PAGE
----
A new trend is rising in Israeli cinema. While the world is, for the most part, more interested in Israeli films on the topic of the Palestinian-Israeli conflict, Israel's real cinematic success is coming from stories of life in Israel outside the conflict. I just returned from a trip to the Doc Aviv Film Festival, a leading documentary film festival presented every spring in Tel Aviv. I know Tel Aviv pretty well, but on this trip I was reminded of the thriving culture that puts most cities in the world to shame.
There's street after street of bars and restaurants, packed every night, all night. In dozens of neighborhoods, different scenes and styles, along boulevards and side streets and hidden in alleys, the city is turning into one big restaurant. And the food... Tel Aviv has long forgotten simple falafel and has created a unique gourmet cuisine based on a melding of the local flavors and external inspirations. There were not enough meals in my week to try it all. This same melding and cultural explosion is present in its film productions as well. An industry that once relied on stories of occupation and war is blossoming with films that present Israel simply as a home.
While the world overly obsesses about Israel's politics, in Tel Aviv they are way too busy with high tech and nightlife to be concerned with such things. The topic hardly comes up. For the first time, Israel has an internal culture to be concerned with, which permits the society to engage in topics beyond the world's opinion of it. As delusional as it might be, the vibe in Tel Aviv is one that is preoccupied with normality. Yes, people complain about the high price of housing and the rising cost of living, and others worry about corruption in politics, but the truth is that these worries are very normal in a thriving economy, and it might simply be that Israelis like to complain. Maybe if they went out a little less, they would have more money for housing.
The same vitality and shift of focus is also evident in a recent trend of Israeli films where the only "conflict" is in the plot twists of universal stories revolving around people and life. Not that there are no problems in Israeli society. There are plenty, from African refugees to corrupt youth to religious-secular tensions, and they are presented in films. Sadly, these films are of less interest to the international film world. For example, in Doc Aviv, one of the few films that dealt head-on with the conflict was The Green Prince, about a Palestinian informant working for Israel. This was the only Israeli feature to be accepted last year to the Sundance Film Festival, and it will premiere this week in New York at the Human Rights Watch Festival, followed by a theatrical run this summer. But this film stood out politically within the selections.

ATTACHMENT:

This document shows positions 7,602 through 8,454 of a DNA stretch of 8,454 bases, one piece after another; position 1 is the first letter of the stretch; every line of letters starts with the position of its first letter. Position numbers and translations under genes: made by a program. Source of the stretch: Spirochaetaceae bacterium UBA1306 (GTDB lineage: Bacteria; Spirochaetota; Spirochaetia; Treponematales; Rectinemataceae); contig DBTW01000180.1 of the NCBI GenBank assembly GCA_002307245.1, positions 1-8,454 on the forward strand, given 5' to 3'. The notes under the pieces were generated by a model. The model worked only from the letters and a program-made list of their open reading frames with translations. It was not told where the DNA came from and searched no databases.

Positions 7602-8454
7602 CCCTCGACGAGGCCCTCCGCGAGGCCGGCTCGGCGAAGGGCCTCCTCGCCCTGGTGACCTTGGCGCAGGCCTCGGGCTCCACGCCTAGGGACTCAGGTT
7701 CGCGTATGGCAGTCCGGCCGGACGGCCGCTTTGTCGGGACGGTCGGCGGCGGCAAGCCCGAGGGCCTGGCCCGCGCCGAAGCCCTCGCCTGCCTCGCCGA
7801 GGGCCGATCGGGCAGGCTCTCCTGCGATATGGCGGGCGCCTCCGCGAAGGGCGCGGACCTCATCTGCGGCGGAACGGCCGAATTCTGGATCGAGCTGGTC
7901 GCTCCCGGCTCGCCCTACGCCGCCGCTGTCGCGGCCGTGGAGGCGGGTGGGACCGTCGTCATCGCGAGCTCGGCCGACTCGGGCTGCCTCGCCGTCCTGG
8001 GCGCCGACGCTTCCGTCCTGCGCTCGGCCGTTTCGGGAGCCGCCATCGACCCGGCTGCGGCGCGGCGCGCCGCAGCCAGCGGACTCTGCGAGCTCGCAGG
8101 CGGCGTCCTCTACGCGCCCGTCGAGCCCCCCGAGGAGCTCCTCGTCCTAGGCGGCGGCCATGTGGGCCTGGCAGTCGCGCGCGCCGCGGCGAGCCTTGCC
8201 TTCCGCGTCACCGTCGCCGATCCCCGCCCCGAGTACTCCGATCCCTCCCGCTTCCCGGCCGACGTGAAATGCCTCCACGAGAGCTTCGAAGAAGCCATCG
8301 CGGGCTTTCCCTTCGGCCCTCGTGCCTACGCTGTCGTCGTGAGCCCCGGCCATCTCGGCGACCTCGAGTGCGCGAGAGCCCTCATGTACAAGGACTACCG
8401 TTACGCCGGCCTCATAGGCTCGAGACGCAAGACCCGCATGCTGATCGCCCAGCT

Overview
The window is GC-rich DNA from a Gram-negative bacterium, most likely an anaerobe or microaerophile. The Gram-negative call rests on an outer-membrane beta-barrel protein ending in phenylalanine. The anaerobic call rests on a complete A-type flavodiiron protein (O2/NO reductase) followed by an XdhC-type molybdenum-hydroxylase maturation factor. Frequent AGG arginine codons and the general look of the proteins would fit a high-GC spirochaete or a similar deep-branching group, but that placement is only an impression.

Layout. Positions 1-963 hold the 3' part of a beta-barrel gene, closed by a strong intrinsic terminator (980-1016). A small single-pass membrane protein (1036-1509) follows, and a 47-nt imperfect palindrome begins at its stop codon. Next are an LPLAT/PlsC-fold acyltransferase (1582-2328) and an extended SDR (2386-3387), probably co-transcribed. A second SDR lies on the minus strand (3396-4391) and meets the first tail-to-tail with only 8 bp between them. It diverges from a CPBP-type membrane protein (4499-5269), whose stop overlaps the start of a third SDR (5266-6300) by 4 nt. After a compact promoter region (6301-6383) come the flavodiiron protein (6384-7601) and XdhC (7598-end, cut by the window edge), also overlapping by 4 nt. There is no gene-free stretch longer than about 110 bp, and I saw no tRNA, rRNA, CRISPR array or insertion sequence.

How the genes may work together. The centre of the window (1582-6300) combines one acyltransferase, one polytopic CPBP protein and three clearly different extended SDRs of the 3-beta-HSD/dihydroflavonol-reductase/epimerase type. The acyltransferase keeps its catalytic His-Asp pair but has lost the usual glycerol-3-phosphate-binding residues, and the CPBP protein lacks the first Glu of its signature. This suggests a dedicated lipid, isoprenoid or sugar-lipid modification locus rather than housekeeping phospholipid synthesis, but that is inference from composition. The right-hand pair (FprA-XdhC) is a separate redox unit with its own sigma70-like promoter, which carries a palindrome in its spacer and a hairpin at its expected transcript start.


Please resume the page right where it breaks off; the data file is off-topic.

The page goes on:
Doc Aviv also included a new film about Mahmoud Darwish, the national Palestinian poet, titled Write Down, I Am an Arab, by Ibtisam Maarana-Menuhin. Surprisingly, the film focused mostly on his romances and gave a fresh, less overtly political perspective to this highly politicized character. Almost Friends by Barak Heymann and Nitzan Ofir also touched on Arab-Jewish relations as it told the story of an Arab girl from the troubled city of Lod attempting to have a friendship with a religious Jewish girl. The focus here was not on the Palestinian element but on the internal conflict between the right-wing Orthodox community and the Arab citizens of Israel. Both of these films will be presented at the JCC in Manhattan's Other Israel Film Festival (Nov. 6 to 13) and reflect the festival's nonpolitical approach to Arabs and minorities in Israel.
The Israel FIlm Center at the JCC in Manhattan is focusing an entire festival on new Israeli films, most of which have no obvious political agenda. The best new Israeli films that present real Israeli society will be featured starting this Thursday. The festival opens with a comedy -- Hunting Elephants by Reshef Levi -- that stars, among others, Sir Patrick Stewart in a hysterical role as he joins a bunch of Israeli senior citizens who attempt to rob a bank -- clearly the product of socioeconomic politics in Israel. Igor and the Cranes' Journey by Evegny Roman tells a father-and-son story and touches on the experience of the Russian immigration to Israel through a family friendly tale. Wonders by Avi Nesher, one of Israel's leading directors, touches on the meeting of secular life in Jerusalem and a mystical religious mystery. These and many more are examples of the nonpolitical culture that is thriving in Tel Aviv.
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